Film School: The Music Videos of Hiro Murai

Childish Gambino 'This Is America' Childish Gambino 'This Is America'

The award-winning director of Atlanta talks about his best-known video clips.

We’ve collected the music videos director Hiro Murai breaks down for GQ:

… and which he discusses further with Pitchfork:

Suggesting the “scandalous and grotesque” in Bloc Party – ‘Signs’:

“Getting spectacle out of camera effects and lighting effects” in B.o.B – ‘Airplanes’:

Drawing “inspiration from Orson Welles’ Touch of Evil” for its lighting, and “leaving a 16 year old kid hanging upside down in a parking lot” whose “mumbly, drawn-out cadence” felt, to Murai, best personified by the frog seen in Earl Sweatshirt – ‘Chum’:

“You have to do the math… and you really don’t know until you put it all together” to create a giant Annie Clark in St Vincent – ‘Cheerleader’:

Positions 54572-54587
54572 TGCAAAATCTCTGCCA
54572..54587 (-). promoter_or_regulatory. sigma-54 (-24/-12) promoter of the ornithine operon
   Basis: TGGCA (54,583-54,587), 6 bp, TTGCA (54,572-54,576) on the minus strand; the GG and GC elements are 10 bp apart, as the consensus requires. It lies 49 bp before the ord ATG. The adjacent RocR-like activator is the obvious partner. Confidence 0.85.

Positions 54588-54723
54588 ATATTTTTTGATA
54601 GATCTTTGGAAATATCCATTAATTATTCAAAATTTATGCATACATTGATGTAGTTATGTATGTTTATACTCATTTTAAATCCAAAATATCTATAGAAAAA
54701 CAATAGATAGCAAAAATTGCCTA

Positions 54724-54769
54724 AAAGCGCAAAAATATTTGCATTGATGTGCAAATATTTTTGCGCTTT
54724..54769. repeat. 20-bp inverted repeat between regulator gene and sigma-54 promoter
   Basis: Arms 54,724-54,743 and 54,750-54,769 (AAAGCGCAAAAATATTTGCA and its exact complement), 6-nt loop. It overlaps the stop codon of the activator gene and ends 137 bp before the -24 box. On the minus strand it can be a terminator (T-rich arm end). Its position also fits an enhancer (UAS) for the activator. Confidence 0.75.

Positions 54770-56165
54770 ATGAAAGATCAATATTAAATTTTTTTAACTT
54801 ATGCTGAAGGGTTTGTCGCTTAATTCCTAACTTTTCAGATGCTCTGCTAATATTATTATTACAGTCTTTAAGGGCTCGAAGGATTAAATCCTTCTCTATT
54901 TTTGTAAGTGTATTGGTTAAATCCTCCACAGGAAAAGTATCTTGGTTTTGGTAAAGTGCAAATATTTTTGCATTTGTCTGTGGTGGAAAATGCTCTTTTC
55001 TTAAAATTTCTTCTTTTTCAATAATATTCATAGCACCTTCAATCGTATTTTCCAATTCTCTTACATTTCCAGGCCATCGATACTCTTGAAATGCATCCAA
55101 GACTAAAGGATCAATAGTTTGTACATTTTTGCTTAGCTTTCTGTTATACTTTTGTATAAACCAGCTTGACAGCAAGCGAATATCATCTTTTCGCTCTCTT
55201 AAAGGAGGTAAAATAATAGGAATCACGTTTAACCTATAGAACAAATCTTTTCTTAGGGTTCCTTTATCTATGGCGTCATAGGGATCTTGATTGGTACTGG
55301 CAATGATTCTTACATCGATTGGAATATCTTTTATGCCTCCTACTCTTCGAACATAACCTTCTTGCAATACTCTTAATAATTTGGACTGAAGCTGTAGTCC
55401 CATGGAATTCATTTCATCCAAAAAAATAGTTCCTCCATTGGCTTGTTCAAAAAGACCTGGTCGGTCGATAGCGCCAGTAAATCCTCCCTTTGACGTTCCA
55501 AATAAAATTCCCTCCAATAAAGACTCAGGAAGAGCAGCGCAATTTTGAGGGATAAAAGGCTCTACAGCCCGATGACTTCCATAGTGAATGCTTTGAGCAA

Echoing scenes from sci-fi-horror films like They Live and Videodrome, but cut up and rearranged so that the viewer might “see how all those sequences feel cut together without any sort of narrative context” in Friends – ‘Mind Control’:

Portraying the director’s own “childhood fantasies, but with a darker tinge” in The Shins – ‘It’s Only Life’:

“Shooting the same shot over and over and over and over again” in Childish Gambino – ‘Sweatpants’:

On working with dancers, in this case with an “evil Singing in the Rain” concept, in Massive Attack – ‘Take It There’:

Working with dancers again – this time capturing “old school indie hop dance routines, but in a very modern, bleak context” in Flying Lotus – ‘Never Catch Me’:

On the impact of the iconic Childish Gambino – ‘This Is America’:

Further Viewing

Hiro Murai’s fascinating breakdown of one of the most unsettling episodes of Atlanta – part of Vanity Fair‘s ‘Notes on a Scene’ series:

Hiro Murai also directed the visuals for Frank Ocean‘s live performance at the Grammy Awards

While the final performance suffered from (technical?) problems, this rehearsal footage shows the setup for which the visuals were designed: